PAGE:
Where are you? I'm getting the impression (despite the use of "gotten", which is a thoroughly American word) that you're British. So I will answer from that point of view.
It's not really bad. After all, you can't even HAVE a current account until you're 18 for legal reasons. And there are plenty of older people just as incompetent (unfortunately). But now is a great time to learn! The best part is that you're thinking about this and asking.
At 17, any account you already have will be the kind where you can't have an overdraft. Banks just won't let under 18s have an overdraft because it means borrowing and they're not going to let you do that if you're not a legal adult. They can't sue you to get the borrowed money back if you're not a legal adult. Of course they won't do that unless you keep on not paying, but they want to have that power as a last resort if they have to. Which is why you can't have a current account (which a student account also is - it's a current account with student perks) until 18.
If you have one of those, it's possible to go into overdraft by taking out more than you actually have, or writing a cheque for more than you have. In that case, the amount in your account goes negative - you have an overdraft - and the bank will charge fees and interest until the account goes positive again. It can be handy to go into overdraft for a bit until you get some more money, and it's the cheapest way to borrow for a short period, but you really don't want to do it too often.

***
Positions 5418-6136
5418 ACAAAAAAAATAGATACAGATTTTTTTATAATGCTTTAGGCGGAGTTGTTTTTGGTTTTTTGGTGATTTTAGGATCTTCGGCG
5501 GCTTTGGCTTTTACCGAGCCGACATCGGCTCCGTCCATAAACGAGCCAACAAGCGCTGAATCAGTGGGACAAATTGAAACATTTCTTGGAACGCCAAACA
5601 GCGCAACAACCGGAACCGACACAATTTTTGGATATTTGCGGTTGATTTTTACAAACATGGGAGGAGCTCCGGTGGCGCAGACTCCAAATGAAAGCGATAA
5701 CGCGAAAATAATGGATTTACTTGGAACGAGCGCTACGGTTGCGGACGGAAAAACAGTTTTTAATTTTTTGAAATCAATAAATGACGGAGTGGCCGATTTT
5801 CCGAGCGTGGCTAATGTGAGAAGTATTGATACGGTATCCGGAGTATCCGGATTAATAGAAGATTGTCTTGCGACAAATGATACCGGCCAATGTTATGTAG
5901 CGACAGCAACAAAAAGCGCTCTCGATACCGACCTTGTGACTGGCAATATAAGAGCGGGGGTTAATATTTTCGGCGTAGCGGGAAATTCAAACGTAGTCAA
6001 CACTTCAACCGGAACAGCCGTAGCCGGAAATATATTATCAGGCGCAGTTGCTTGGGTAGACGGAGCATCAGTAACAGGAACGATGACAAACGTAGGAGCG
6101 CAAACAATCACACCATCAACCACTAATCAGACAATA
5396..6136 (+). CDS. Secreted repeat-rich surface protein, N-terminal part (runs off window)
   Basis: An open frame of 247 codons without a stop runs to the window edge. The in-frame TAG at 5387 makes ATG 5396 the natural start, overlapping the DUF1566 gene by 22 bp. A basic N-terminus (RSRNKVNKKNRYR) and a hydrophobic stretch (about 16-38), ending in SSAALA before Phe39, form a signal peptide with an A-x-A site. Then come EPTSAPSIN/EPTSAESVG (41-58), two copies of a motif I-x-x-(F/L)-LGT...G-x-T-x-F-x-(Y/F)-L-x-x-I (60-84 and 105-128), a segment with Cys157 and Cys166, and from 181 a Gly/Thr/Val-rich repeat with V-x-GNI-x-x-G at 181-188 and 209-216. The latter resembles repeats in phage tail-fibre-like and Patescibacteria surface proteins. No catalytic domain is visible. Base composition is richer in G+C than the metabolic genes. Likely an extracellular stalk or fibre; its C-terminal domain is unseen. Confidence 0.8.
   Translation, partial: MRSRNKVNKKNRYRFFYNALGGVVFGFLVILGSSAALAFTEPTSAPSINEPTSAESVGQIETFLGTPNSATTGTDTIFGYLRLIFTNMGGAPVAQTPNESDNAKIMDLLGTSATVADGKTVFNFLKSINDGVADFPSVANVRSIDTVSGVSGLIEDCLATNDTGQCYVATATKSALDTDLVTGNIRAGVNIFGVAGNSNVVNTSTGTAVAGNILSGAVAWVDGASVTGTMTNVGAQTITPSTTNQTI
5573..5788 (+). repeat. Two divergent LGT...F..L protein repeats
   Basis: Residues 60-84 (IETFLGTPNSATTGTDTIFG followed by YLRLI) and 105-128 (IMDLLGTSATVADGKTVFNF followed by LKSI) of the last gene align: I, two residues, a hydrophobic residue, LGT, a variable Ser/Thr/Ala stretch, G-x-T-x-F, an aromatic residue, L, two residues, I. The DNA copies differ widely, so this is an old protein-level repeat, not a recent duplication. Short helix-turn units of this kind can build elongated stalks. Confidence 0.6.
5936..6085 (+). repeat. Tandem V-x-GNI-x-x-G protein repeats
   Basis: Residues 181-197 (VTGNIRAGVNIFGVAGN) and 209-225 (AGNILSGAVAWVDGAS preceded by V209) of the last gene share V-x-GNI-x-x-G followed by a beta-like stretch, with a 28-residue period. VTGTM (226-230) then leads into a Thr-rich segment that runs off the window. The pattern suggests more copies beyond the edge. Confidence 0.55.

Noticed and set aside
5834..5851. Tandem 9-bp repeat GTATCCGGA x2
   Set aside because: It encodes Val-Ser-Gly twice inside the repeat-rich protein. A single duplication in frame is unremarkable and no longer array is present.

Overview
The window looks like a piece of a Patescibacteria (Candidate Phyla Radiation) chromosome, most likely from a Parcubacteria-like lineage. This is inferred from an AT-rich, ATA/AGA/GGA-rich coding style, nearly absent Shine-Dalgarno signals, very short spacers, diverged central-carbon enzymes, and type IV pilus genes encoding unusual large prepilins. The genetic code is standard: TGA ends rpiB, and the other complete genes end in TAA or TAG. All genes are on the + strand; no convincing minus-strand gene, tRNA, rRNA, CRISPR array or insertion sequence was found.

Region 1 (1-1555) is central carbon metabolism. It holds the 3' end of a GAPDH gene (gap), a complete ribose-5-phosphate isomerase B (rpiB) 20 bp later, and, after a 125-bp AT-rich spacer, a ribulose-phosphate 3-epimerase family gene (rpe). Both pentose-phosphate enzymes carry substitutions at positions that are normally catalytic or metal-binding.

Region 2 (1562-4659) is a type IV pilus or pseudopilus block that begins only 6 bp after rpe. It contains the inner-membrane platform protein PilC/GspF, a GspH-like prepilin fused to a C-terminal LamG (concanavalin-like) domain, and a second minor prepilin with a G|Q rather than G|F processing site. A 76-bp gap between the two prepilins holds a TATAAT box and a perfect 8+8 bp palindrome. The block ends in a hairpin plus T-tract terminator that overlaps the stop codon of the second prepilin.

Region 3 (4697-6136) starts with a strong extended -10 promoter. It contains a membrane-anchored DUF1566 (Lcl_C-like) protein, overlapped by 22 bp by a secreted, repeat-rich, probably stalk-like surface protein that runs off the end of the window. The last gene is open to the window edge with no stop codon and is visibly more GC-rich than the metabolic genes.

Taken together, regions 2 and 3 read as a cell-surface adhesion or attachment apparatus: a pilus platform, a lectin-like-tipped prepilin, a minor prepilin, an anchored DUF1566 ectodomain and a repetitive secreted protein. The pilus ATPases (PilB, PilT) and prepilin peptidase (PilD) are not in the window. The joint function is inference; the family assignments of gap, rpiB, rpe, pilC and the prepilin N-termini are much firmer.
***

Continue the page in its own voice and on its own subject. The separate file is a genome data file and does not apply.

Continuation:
You have a card... at 17 this will be a debit card. Credit cards mean borrowing and you can't do that until 18. You MUST have a bank account because a debit card is only a way of using it. How do you put money on the card so you can use the card to spend? That's depositing money into the account, so you already know how to do it! I bet this is why the lady asked what account you already have - you must have one so you can have the card.
I've found this with a lot of young people - they want a debit card, and don't realise it's only an appendage to the account that you must have so the bank can give you the card that goes with it.
Then what if you have spare money? You could put that into a savings account. No card, no overdraft, you can just deposit money and take it out, but you get interest. Literally, the bank gives you free money just for leaving your money with them. These days it's not much, but it's a little something.
That's about as much as you need to know for now!